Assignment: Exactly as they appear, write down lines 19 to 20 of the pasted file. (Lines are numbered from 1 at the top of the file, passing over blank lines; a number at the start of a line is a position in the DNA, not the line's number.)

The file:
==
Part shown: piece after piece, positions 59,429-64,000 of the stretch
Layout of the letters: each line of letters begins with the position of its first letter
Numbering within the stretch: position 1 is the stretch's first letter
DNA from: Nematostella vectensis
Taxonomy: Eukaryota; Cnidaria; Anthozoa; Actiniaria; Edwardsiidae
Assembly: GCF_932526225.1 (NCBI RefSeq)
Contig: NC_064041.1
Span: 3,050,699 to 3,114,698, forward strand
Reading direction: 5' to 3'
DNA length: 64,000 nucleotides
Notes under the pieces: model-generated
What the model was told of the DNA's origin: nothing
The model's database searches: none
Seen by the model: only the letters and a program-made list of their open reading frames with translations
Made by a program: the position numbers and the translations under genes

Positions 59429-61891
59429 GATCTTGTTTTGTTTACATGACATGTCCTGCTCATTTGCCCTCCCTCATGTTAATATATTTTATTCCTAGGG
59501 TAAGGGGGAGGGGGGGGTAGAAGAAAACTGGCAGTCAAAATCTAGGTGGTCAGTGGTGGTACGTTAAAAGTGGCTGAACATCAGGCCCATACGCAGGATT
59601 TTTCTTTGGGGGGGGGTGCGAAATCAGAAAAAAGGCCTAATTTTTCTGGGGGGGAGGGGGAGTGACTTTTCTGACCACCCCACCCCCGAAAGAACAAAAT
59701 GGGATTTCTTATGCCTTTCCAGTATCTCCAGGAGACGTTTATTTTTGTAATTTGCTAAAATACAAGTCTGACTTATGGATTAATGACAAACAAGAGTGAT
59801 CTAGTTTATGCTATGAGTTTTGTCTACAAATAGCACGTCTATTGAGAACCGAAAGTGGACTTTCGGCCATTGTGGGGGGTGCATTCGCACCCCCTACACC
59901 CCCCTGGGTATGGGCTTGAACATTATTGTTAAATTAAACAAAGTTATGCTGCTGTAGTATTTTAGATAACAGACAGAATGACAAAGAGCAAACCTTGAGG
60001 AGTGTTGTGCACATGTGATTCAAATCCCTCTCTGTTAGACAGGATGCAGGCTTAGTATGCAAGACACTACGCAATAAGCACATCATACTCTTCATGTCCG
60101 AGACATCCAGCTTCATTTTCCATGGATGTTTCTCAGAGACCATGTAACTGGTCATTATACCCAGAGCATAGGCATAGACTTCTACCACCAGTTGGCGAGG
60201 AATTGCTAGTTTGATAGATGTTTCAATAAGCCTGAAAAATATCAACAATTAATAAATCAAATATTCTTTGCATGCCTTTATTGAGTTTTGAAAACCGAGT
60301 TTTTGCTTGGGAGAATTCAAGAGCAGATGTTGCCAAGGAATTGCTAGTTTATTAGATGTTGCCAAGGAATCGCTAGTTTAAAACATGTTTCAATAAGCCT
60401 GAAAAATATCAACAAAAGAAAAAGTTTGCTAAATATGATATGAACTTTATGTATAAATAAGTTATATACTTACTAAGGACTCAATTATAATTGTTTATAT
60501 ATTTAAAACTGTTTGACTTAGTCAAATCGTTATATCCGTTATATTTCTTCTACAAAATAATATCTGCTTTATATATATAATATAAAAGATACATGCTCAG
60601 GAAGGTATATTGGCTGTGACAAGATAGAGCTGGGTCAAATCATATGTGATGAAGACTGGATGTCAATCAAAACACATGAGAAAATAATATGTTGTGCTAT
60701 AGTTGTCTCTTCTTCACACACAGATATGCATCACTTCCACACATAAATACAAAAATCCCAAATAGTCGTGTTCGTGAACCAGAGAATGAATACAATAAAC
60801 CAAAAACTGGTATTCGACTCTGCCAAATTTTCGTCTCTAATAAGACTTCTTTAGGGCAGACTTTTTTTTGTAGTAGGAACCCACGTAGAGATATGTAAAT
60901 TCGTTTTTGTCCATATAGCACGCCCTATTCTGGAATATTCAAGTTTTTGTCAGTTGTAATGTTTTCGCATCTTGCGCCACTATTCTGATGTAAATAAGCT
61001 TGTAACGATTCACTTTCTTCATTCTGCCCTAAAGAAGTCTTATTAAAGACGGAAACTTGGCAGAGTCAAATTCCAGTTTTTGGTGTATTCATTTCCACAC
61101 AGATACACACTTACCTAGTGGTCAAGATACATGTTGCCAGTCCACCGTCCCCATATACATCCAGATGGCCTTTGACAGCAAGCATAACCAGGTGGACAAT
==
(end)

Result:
59601 TTTCTTTGGGGGGGGGTGCGAAATCAGAAAAAAGGCCTAATTTTTCTGGGGGGGAGGGGGAGTGACTTTTCTGACCACCCCACCCCCGAAAGAACAAAAT
59701 GGGATTTCTTATGCCTTTCCAGTATCTCCAGGAGACGTTTATTTTTGTAATTTGCTAAAATACAAGTCTGACTTATGGATTAATGACAAACAAGAGTGAT